15 October 2014

So, Kevin Phillips’ thesis in his new book American Dynasty, is that the Bush family are long-standing war profiteers, Machiavellians and a WASP clan of financial hustlers. To be fair to the Bush family and to test Phillips’ thesis, the Free Press decided to investigate what a lesser-known Bush brother was up to recently. Neil Bush was our choice, since we figured he would be repentant after his embarrassing involvement as a director of the defunct Silverado Savings and Loan in Denver during the 1980s.

Recall that Neil, as a bank director, had a conflict of interest problem after voting to approve loans totaling $132 million from Silverado to his business partners. His partners, in turn, loaned him hundreds of thousands of dollars, which he only had to pay back if he made a profit. His punishment was banishment from investment banking for life. Of course, he did have that little problem after Silverado. According to the Dayton Daily News, he got a $2 million loan from the Small Business Association and “walked on it.”

Still, how bad could Neil be? He wasn’t orchestrating coups in Florida like brother Jeb; he didn’t lie to the whole world and wage a criminally aggressive wars to steal oil like George W.; and he didn’t benefit from the U.S. Patriot Act like brother Marvin P. Bush, who became a cofounder in Winston Partners, a firm investing in outsourcing offshore information technology (surveillance and spying, for short).

Perhaps Phillips had a point that the family is prone to nepotism, when it turned out that Neil was targeting schools in Florida to buy software from his company, Ignite. First, Florida Governor Jeb Bush made education testing a key component of his administration’s educational policy. Then the Associated Press (AP) exposed that Neil was peddling his test preparation software at $30 per Florida student. Who knows Neil’s motives? He might have just been trying to help deprived inner city children prepare for racially and culturally biased standardized exams.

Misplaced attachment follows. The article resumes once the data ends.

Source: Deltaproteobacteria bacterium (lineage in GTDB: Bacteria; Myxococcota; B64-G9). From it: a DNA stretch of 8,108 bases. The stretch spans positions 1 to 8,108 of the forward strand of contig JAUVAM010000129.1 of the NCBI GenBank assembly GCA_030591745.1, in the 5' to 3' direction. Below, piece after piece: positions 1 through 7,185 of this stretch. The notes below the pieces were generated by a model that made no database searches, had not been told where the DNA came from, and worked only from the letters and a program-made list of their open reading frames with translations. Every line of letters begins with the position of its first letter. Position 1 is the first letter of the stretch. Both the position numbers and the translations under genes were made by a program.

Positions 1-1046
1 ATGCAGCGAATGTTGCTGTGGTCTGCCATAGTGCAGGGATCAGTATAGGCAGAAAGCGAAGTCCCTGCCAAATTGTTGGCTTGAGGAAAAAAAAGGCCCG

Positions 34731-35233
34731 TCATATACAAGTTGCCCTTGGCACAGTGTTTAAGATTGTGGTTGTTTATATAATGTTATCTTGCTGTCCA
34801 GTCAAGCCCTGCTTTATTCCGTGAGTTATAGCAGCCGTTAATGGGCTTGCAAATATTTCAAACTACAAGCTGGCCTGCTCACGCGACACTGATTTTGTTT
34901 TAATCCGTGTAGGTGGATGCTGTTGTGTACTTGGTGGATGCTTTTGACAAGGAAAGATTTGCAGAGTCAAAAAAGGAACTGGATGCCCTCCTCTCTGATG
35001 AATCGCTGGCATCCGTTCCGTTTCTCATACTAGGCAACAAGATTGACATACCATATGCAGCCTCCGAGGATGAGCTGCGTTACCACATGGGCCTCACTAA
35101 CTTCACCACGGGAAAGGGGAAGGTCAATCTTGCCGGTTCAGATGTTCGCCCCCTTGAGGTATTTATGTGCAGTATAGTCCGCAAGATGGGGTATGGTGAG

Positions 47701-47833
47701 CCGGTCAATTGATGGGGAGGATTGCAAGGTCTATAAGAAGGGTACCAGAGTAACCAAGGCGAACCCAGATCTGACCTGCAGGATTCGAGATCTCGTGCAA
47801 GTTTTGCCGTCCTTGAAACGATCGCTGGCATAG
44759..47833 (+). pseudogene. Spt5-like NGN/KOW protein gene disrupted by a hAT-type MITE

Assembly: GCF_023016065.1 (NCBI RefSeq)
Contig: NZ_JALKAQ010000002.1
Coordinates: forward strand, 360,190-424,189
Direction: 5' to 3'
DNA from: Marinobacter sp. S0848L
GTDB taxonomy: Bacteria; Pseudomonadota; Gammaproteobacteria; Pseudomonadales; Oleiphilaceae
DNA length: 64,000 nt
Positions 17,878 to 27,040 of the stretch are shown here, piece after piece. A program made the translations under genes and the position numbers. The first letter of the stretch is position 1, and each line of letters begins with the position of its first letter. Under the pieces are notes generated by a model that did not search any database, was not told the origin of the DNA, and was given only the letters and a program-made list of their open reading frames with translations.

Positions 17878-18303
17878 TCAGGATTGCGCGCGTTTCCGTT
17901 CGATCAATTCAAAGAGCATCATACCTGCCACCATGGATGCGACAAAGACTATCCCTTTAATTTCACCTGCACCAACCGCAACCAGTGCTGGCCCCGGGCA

Shocking revelations about Neil’s business and sex life made headlines last November. According to Neil’s own testimony in his divorce proceedings, he was in a semiconductor manufacturing business deal with the son of former Communist Chinese President Jiang Zemin. Their company, Grace Semiconductor Manufacturing Corporation promised to pay Neil $2 million in stock over five years for his work as a consultant and director. Neil admits he didn’t do much consulting or directing, but anonymous women kept coming to his hotel room in Taiwan and Hong Kong, knocking on his door and then having sex with him.

When his wife’s attorney asked him under oath: “Mr. Bush, you have to admit it’s a pretty remarkable thing for a man just to go to a hotel room door, and open it, and have a woman standing there and have sex with her.” Neil displayed that legendary Bush honesty by admitting, “It was very unusual.”

Neil also admitted that it was “correct” to conclude that he had “. . . absolutely no educational background in semiconductors. . .”

In January, the AP reported that Neil made at least $171,370 in one day by exercising stock options in a small U.S. high-tech firm. Neil claims that “my timing on this transaction was very fortunate” in reference to a July 19, 1999 purchase and quick sale of stock in Kopin Corp. of Taunton, Massachusetts. The sale, coincidentally, came on a day that the company’s stock priced soared after the company announced it had acquired a new Asian client.

Cashing in on a same morning quick stock buy and sell before the market crash is just another example of that blind Bush luck. No insider information here, like that nasty Martha Stewart. Just good old-fashioned Wall Street casino gambling, Texas-style. Bush was mum about whether his stock option came with sex from anonymous women. After all, he’s a family values guy.